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Whenever I get the chance to go for a hike, I like to spend a few minutes, sometimes more, trying to understand what kind of trail is right for me that day.  Some days I want to spend time in the foothills meadows, taking in the amazing sights of the Flatirons as they reach for the sky.  Other days I prefer a forest hike, keeping a keen eye out for Abert's squirrels hiding in the Ponderosas, or a bear grazing an open valley below.  In the heat of the summer I typically venture higher into upper parts of the forested Montane, Sub-Alpine or Alpine regions where it's cooler.  Understanding what trail you are today requires some self-reflection, a consideration of the time of year you visit Boulder, where you are coming from, and the current prevailing weather.  Don't worry, we’ll cover those details and more in the next pages.  And, of course, as you learn more about hiking in Boulder County, please feel free to drop us an email if you have any questions.  We'll do our best to help assist you in making your visit as enjoyable as possible.

Chasm Lake Trail (D.8)

Once you are ready, picking the trail you want to hike first is simple.  Each trail featured on Beyond Boulder will come with a challenge ranking from G.1 - D.9 with description of difficulty.  Easy hikes are labeled in progressive difficulty ranges from G.1 - G.3.  Intermediate hikes are labeled progressively from B.4 - B.6.  Difficult hikes from D.7 - D.9.  To be very clear, I've strived to define the challenge rankings to be accurate for the visiting hiker to Boulder.  Someone who has not been at altitude, who is not accustomed to hikes with significant elevation gain, and who may not be an avid outdoors person.  In other words, unlike the bookstore guidebooks, who are catering to a broad audience, these hikes are ranked to favor those unfamiliar with hiking in the Rockies.  That said, there is no reason someone who is an experienced hiker should not enjoy these hikes.  They are what I've experienced to be some of the most beautiful hikes in Boulder County, just not the most arduous.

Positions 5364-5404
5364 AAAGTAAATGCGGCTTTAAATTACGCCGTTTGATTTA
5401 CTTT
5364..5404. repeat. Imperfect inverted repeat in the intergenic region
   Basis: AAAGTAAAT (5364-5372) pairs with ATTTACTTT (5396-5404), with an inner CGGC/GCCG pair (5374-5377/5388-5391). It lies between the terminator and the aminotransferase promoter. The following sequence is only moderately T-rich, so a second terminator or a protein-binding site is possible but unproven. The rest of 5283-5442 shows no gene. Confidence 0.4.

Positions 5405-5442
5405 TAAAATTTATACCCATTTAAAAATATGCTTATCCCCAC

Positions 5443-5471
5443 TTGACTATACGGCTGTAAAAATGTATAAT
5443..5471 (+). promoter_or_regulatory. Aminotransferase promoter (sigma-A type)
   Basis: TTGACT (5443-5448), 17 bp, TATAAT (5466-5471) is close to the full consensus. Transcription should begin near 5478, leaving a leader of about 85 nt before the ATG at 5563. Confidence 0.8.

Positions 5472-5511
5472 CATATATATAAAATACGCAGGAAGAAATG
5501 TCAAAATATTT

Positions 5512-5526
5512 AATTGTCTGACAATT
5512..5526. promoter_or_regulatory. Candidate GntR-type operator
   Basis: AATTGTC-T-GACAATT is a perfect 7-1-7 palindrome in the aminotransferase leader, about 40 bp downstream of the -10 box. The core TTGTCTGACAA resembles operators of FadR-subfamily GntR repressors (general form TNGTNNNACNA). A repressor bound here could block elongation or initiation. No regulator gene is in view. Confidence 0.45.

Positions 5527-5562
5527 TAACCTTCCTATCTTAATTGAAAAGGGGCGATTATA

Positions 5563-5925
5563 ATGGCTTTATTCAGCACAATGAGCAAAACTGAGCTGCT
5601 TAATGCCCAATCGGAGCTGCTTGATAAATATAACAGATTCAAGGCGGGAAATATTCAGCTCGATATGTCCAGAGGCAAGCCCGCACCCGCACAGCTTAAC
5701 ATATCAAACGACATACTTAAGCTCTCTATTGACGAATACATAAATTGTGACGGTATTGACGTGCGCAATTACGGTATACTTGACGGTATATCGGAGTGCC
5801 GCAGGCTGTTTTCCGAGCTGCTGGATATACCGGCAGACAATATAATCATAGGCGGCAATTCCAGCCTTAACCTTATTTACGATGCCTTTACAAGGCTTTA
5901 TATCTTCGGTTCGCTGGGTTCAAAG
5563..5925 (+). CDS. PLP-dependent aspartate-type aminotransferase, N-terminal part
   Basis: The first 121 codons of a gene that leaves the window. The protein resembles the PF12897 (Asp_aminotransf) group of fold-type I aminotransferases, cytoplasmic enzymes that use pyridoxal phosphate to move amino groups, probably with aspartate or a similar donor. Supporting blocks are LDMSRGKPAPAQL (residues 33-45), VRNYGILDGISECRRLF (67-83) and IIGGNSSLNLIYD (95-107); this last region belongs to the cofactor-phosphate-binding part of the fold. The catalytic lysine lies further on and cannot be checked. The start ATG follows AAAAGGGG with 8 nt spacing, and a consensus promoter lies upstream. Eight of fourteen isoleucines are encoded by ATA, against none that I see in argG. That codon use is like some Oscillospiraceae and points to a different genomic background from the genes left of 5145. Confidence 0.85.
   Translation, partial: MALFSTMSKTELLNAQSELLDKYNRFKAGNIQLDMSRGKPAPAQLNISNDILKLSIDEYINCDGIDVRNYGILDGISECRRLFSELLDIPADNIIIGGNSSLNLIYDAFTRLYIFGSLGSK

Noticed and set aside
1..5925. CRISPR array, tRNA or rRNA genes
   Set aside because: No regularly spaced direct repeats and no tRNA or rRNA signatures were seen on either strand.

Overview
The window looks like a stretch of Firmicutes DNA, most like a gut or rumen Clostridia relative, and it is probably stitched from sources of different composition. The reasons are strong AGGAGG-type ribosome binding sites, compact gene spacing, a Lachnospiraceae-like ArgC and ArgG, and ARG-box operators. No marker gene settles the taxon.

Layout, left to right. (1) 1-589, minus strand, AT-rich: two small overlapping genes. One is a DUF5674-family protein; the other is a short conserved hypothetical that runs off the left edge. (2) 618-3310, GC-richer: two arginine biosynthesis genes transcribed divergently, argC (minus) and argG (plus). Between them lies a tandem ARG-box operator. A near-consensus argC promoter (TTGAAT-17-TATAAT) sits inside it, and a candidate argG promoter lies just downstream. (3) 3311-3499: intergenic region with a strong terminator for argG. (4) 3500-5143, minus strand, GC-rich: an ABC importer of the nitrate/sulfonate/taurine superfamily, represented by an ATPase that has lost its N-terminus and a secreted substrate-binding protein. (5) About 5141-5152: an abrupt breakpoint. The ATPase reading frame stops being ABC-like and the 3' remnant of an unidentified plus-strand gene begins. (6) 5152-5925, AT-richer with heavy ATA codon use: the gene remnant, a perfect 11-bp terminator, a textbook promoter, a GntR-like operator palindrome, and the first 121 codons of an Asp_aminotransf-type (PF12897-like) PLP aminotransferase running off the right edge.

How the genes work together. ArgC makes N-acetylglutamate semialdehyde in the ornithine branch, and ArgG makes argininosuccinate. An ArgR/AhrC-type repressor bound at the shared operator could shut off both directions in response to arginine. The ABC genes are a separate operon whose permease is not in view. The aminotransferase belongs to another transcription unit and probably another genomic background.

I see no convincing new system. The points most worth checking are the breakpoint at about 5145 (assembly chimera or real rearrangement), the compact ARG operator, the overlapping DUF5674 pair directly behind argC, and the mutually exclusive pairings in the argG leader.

Most importantly, each guided hike comes with a description of what makes that trail special.  You simply pick the one that sounds right for you based on challenge and attraction, then Beyond Boulder will provide you with all the information you need.  I highly recommend an Easy hike for your first outing.  I promise you won’t be disappointed, and if it ends up being too easy for you or your group, or not long enough, have another on standby.  Again, the goal of Beyond Boulder is to leave you wanting more, not drive you away from hiking.  Intermediate hikes will challenge the new or unfamiliar hiker and should only be attempted later in your visit when you have better acclimated to the local geography and altitude, and you have a better understanding of your abilities in mountain hiking.  Difficult hikes are for those visitors who have become comfortable with the local terrain and altitude, are in good physical shape, and have the stamina for longer, loftier hikes.  Difficult hikes should be considered and prepared for with some serious reflection as they will often be full-day events containing steep ascents, long rocky passages, and perhaps some minimum exposure.  I have not included any trails on this website where I have felt uncomfortable in the least with exposure to falling.

A 'Yella' Bellied Marmot sunning in the Alpine zone.

Got your interest?  I hope so!  Let's move on to the Benefits of Mountain Hiking...